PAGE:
Nov 03, 2021
From “running against the wind and cleaning up the mess” to "running against the wind and prudential supervision"
Although policymakers began to believe that the wait-and-see approach was too costly after the global financial crisis, they still felt uneasy about the criticism of the “running against the wind” approach.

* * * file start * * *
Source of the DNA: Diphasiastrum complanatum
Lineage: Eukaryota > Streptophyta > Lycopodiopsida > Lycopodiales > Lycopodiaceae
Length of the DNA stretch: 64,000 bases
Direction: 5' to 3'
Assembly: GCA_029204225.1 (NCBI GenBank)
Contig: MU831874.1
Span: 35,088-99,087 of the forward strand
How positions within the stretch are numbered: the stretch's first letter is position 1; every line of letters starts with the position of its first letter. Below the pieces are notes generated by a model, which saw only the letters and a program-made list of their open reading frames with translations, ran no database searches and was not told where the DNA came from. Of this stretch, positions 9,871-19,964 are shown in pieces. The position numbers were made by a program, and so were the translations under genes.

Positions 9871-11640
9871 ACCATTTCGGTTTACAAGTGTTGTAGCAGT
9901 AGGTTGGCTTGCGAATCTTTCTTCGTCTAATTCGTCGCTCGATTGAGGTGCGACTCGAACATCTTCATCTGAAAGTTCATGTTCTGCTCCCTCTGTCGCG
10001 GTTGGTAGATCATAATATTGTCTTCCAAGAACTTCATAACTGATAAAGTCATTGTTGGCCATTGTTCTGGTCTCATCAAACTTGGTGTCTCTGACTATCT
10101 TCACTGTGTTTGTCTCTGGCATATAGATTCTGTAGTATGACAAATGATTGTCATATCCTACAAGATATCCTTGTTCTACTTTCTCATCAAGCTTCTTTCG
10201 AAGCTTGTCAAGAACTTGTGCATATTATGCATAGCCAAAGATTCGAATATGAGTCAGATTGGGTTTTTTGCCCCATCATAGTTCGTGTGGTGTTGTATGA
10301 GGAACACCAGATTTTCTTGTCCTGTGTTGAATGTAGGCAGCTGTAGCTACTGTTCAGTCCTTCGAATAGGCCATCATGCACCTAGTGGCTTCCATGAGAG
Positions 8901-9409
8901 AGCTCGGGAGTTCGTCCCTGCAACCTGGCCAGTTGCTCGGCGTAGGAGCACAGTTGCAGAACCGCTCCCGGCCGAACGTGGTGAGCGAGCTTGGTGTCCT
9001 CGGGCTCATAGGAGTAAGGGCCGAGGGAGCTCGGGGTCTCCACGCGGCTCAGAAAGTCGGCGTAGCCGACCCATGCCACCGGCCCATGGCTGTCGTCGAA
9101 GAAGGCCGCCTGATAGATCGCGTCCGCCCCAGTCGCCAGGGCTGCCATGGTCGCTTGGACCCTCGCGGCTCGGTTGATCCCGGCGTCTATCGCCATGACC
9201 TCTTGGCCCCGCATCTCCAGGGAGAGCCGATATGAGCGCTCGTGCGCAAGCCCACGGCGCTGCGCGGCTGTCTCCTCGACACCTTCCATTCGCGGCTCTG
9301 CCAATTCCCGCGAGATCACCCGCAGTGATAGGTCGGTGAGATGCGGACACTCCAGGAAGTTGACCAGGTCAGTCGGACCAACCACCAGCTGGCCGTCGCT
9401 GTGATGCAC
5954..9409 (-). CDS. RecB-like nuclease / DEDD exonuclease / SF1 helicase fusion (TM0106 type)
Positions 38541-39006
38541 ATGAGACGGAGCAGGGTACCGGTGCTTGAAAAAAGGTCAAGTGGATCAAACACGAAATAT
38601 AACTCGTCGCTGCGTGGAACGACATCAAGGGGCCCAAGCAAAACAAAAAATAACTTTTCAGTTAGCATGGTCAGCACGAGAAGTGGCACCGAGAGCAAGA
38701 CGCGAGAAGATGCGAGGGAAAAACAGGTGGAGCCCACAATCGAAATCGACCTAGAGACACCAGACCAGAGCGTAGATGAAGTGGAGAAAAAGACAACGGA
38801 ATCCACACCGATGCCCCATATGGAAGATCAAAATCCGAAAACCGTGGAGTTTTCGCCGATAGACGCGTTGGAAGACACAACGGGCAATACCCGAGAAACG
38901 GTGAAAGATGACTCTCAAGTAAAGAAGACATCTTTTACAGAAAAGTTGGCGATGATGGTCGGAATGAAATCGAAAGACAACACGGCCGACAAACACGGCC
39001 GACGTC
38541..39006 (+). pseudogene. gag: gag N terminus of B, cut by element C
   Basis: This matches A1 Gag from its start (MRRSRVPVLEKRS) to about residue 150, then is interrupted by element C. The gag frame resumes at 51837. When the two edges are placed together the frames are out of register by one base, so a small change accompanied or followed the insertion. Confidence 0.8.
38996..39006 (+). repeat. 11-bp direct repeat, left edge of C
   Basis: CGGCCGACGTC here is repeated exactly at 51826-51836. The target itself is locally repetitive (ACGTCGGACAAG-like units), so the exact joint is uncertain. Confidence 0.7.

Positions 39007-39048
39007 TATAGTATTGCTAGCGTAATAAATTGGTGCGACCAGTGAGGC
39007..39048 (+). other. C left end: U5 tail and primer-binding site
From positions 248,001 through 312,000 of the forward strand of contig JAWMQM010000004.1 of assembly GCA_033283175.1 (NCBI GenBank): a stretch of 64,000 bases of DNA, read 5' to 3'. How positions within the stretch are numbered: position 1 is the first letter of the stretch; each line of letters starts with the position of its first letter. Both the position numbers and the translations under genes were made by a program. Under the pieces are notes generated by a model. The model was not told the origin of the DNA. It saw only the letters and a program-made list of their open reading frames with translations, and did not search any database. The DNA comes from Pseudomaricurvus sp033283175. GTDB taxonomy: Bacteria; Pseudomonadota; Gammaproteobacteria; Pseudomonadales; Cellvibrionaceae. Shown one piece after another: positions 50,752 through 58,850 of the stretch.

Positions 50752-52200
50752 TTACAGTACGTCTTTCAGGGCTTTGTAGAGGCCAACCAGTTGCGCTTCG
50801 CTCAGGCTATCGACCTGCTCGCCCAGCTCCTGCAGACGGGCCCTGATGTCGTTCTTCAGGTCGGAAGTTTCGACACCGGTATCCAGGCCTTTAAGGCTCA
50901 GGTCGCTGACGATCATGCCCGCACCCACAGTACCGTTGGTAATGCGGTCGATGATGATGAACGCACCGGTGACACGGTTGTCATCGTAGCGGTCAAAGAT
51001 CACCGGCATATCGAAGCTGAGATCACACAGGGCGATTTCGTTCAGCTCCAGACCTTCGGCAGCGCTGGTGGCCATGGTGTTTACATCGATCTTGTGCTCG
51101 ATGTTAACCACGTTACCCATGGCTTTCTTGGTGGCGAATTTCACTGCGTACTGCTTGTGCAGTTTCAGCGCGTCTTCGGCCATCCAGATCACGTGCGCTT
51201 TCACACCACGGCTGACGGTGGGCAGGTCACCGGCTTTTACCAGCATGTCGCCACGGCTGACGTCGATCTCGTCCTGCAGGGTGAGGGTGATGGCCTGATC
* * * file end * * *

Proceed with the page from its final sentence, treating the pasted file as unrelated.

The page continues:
The resulting shift in thinking has led to a view that in the case of rapid asset prices, the central bank may need to take some action, but not necessarily need to raise interest rates. Another method of controlling potential bubbles is widely welcomed in the policy community, mainly focusing on macro-prudential policies. This approach believes that the central bank should supervise banks in a way aimed at safeguarding the entire financial system, rather than ensuring the health of individual banks. If decisions to improve the prospects of a single bank, such as liquidating risky assets or purchasing certain assets in an attempt to diversify a bank’s holdings, may endanger the entire banking industry, then the two may conflict. This approach believes that instead of raising interest rates when asset prices rise, central banks should pay close attention to the risk exposure of financial intermediaries in asset bubbles, and whether these financial institutions contribute to the expansion of these bubbles. Then, central banks should intervene to limit the types of loans or loan conditions that banks can provide in order to curb the bubble or possibly mitigate its impact when asset prices collapse. For example, central banks can take action to restrict the types of loans that push up asset prices or restrict the use of contracts that are conducive to speculative transactions.